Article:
How to Design for People When People are Freaking Out about a Pandemic

Callie Rojewski
May 4, 2020 · 4 min read

Whether you’re launching a new product or running an event, keeping your audience and their needs in mind is (and will always be) the key to success.⁣

Context is critical. And in 2020, as the world navigates the effects of COVID-19, context looks drastically different than it ever has before.⁣

CHALLENGES⁣

  • There is more noise than ever online⁣
  • People are worried about loved ones & uncertainty⁣
  • They are disappointed about what can’t happen (proms, weddings, travel)⁣

OPPORTUNITIES⁣

  • People are spending more time online⁣
  • They’re looking for distraction and entertainment⁣
  • People are redefining careers and creating new routines⁣⁣

Here are 5 things you should to keep in mind when designing for people during a pandemic:

Approach with empathy. In a recent Fast Company article about the future of work, writers speaking about the gender bias noted that “we may have just unintentionally stumbled into the virtual reality training in empathy our world has needed.”

Think about it: because work/life balance has shifted, lines have blurred, and we are all sharing the experience. Every parent is now a stay-at-home parent, and every stay-at-home parent is now a teacher. People are forced to assume different roles and responsibilities and have empathy for one another.

This means it’s more critical than ever to approach the design process by placing yourself in someone else’s shoes, and in doing so, acknowledge how many new “hats” they are probably wearing. Recognize that people are processing a lot about others, and trying to redefine life as they know it themselves.

Consider emotional needs. With over 3.5 million cases of Corona Virus confirmed as of May, the expansive effect of the global health crisis has exposed cracks in an already struggling system. People are ill, unemployed, worried and/or know someone else who is facing similar challenges.

On top of processing changes happening socially and economically, the increase in isolation and stress has left people with a correlated amount of nightmares. A National Geographic article shares “according to an ongoing study the Lyon Neuroscience Research Center in France initiated in March, the coronavirus pandemic has caused a 35 percent increase in dream recall among participants, with respondents reporting 15 percent more negative dreams than usual.”

Read: we are living in emotionally trying times. People aren’t sleeping, and there’s a good chance their loved ones, their community, or they themselves are seriously affected by Corona Virus.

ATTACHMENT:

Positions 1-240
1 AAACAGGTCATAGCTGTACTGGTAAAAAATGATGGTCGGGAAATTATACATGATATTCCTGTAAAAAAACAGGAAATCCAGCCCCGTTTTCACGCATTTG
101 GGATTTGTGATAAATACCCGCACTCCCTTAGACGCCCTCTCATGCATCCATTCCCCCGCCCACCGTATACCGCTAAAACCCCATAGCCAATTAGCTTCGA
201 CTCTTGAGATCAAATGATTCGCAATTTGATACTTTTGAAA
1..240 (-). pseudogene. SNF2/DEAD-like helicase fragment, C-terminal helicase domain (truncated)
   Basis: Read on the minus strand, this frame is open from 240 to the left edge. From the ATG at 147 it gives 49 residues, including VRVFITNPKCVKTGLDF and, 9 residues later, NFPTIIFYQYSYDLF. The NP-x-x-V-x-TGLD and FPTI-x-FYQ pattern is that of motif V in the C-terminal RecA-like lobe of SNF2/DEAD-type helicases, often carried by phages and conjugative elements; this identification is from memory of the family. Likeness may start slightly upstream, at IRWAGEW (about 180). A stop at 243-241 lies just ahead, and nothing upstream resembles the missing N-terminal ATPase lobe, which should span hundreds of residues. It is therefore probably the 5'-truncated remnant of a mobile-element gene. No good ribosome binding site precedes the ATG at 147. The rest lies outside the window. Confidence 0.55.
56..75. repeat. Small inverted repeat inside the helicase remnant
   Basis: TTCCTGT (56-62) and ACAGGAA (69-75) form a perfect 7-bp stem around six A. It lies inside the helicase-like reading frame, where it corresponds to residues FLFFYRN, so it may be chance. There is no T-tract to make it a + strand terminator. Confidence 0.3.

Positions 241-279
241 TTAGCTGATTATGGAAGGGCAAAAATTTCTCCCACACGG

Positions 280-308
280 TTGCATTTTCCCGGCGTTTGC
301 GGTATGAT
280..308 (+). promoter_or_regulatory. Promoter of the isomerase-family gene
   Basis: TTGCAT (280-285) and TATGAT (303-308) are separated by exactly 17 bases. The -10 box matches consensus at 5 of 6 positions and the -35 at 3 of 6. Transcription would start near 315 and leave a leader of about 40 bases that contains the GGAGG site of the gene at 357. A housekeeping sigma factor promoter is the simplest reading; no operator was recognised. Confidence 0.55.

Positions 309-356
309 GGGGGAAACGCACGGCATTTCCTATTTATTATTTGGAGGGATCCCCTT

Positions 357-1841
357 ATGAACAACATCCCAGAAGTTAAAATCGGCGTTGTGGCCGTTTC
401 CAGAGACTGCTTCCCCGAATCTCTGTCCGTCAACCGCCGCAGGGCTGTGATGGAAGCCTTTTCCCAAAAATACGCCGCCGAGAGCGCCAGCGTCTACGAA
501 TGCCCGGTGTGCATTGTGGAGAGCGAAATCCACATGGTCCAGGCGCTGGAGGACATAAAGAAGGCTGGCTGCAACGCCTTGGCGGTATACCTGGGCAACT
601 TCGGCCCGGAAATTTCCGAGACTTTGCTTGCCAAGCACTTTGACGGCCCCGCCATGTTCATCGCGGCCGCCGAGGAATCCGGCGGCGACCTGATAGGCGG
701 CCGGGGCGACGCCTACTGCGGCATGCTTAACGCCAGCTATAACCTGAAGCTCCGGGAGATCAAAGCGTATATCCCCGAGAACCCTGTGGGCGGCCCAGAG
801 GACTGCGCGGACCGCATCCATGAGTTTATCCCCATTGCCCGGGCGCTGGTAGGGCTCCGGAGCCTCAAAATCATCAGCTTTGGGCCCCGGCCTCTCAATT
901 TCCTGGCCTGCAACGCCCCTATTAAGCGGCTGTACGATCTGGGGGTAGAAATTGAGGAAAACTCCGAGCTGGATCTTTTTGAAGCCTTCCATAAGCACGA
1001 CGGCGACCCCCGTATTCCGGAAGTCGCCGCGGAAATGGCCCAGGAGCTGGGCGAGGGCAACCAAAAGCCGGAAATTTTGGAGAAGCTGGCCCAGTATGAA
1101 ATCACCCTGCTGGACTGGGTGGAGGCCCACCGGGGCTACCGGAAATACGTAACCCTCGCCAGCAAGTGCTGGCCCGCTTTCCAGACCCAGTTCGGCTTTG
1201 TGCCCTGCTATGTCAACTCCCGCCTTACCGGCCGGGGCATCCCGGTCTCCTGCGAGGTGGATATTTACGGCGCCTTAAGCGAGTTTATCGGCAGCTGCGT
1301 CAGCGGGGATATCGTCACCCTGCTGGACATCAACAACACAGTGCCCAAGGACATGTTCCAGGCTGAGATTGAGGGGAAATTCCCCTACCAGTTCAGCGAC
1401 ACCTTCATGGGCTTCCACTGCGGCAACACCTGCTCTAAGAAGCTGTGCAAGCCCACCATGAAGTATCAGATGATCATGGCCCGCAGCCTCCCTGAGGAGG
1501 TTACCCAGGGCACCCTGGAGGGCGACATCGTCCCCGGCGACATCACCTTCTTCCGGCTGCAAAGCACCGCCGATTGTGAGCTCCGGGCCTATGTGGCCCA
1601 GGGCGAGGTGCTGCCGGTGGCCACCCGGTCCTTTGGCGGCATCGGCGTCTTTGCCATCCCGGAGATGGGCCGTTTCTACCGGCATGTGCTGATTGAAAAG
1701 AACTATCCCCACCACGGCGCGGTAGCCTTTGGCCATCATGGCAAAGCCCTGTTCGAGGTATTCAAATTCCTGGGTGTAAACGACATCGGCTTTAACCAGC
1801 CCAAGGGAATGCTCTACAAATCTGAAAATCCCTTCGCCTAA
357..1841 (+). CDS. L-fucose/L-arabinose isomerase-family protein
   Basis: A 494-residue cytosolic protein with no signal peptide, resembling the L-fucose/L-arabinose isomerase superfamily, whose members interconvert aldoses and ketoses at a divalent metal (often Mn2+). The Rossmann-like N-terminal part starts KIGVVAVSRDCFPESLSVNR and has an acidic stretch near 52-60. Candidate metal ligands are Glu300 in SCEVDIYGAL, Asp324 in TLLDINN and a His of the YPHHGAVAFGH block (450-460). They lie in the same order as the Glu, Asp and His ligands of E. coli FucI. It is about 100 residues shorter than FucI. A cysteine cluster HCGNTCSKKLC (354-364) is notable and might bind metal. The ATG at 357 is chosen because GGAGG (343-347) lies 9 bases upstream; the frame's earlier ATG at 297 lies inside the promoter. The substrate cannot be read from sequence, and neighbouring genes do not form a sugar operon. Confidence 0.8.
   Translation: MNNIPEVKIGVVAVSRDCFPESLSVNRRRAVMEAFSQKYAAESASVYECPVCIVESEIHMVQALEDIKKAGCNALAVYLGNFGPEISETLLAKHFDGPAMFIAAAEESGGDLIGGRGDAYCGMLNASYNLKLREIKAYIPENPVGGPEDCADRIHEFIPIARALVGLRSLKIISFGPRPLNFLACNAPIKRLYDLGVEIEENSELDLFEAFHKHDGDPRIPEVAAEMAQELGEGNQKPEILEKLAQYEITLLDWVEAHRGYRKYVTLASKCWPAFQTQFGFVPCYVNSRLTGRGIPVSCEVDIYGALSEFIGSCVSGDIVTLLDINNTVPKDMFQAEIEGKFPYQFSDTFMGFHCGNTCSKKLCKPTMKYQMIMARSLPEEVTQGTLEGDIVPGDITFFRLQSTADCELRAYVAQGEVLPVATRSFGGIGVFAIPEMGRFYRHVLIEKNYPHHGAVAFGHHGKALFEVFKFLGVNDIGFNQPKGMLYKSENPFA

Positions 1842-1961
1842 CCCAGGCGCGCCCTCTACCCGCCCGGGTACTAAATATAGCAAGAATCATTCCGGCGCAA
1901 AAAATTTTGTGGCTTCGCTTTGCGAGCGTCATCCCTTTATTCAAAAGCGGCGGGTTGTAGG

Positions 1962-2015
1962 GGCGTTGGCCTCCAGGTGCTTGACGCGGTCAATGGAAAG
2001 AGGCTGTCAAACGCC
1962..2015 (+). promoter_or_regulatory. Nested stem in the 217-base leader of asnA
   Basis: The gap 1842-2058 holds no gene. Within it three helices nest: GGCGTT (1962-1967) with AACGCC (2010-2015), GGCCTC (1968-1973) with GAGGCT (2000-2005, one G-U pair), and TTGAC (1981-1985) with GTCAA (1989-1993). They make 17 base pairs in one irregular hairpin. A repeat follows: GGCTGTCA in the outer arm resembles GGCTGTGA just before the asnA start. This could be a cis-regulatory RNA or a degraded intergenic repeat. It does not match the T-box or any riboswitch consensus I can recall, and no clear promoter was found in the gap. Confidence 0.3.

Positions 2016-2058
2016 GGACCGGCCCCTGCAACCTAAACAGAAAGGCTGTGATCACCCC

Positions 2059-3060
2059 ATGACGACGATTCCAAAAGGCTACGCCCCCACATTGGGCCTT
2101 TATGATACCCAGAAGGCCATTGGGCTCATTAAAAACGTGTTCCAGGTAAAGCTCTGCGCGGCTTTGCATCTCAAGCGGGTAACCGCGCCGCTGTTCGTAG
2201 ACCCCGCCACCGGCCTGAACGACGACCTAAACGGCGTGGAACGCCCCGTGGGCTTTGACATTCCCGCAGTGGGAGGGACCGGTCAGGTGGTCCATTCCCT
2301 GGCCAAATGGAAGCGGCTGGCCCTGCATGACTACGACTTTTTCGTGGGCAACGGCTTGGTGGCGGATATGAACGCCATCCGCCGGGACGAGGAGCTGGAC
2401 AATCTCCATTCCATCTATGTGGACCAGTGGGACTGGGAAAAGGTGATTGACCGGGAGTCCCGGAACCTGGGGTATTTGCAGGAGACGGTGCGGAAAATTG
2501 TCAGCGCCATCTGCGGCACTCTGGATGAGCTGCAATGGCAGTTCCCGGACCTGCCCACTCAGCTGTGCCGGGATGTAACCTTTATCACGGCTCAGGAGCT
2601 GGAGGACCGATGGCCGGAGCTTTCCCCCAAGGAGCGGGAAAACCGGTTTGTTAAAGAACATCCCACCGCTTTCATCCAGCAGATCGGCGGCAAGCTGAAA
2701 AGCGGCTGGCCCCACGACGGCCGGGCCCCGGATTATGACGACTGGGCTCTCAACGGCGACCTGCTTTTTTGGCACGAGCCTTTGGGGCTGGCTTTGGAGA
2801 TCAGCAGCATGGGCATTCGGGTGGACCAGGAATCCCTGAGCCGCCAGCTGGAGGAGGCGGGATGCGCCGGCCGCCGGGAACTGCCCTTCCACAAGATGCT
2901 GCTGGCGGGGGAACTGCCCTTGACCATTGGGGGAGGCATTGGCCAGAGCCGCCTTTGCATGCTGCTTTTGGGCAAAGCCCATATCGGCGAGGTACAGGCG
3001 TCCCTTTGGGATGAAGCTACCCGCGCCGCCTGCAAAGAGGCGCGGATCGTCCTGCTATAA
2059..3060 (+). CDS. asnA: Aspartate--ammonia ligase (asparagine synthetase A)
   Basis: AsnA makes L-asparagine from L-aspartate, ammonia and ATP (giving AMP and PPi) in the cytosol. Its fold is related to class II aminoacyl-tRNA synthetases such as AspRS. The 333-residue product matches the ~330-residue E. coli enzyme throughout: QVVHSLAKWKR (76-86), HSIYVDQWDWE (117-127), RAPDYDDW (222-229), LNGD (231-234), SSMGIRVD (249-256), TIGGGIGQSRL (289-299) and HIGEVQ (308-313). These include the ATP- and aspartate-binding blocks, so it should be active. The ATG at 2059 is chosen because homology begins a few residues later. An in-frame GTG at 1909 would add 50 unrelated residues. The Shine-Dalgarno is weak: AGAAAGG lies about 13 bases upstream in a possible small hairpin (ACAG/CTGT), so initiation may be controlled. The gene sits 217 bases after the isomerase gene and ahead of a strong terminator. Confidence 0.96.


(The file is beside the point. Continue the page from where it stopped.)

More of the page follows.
Validate their current state. Day-to-day routines are easier yet somehow more challenging at the same time. We spend our days in loungewear and pass the time by watching Netflix or baking bread. We’re forced to do what we’d typically do to relax because of an extremely unsettling reality. Slowing down and staying socially distant makes a serious impact and saves lives, but that could look like wearing the same clothes as the day before or looking up face shield fashion on the internet. Don’t pressure your audience — there is no right or wrong way to spend time during a pandemic. Do validate the weight people may be carrying on their shoulders and the transition they are experiencing in their new routines.

Differentiate from the noise. News channels are churning out story after story on the “what has happened” and the “what if.” The government is giving routine COVID-19 updates. Inbox notifications have increased 10x overnight with invitations to Zoom meetings. People are bombarded with company updates, some folding and some suspiciously operating “business as usual.”

It’s a lot. If we were burned out from living in the attention economy before, news of a global pandemic made the overwhelm much worse. Differentiate from the noise and save your audience time by aggregating content and opinions. Consider summarizing takeaways for recurring topics, and packaging them in a bite-sized, easily digestible way.

Delight and entertain. You don’t have to be a stand-up comedian or have a cheeky brand presence to surprise and delight your audience. As you design new content, events, products and solve problems, make it a practice to exceed expectations and embrace your sense of humor. Show up with authenticity and humanity, and know that chaos in the background of zoom calls or expressive gifs/memes in presentations can go a long way in affirming the shared experience we all face.

Evolve your design process to reflect the effects of the collective experience society is going through together.

Marketers, content creators, and entrepreneurs, how have you been designing differently since COVID-19?

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Callie Rojewski

Written by

Brand & marketing strategist, specializing in customer advocacy. Topics of interest include: Startups, Tech, Creativity, and Personal Growth.

The Startup

Get smarter at building your thing. Follow to join The Startup’s +8 million monthly readers & +724K followers.

Callie Rojewski

Written by

Brand & marketing strategist, specializing in customer advocacy. Topics of interest include: Startups, Tech, Creativity, and Personal Growth.

The Startup

Get smarter at building your thing. Follow to join The Startup’s +8 million monthly readers & +724K followers.

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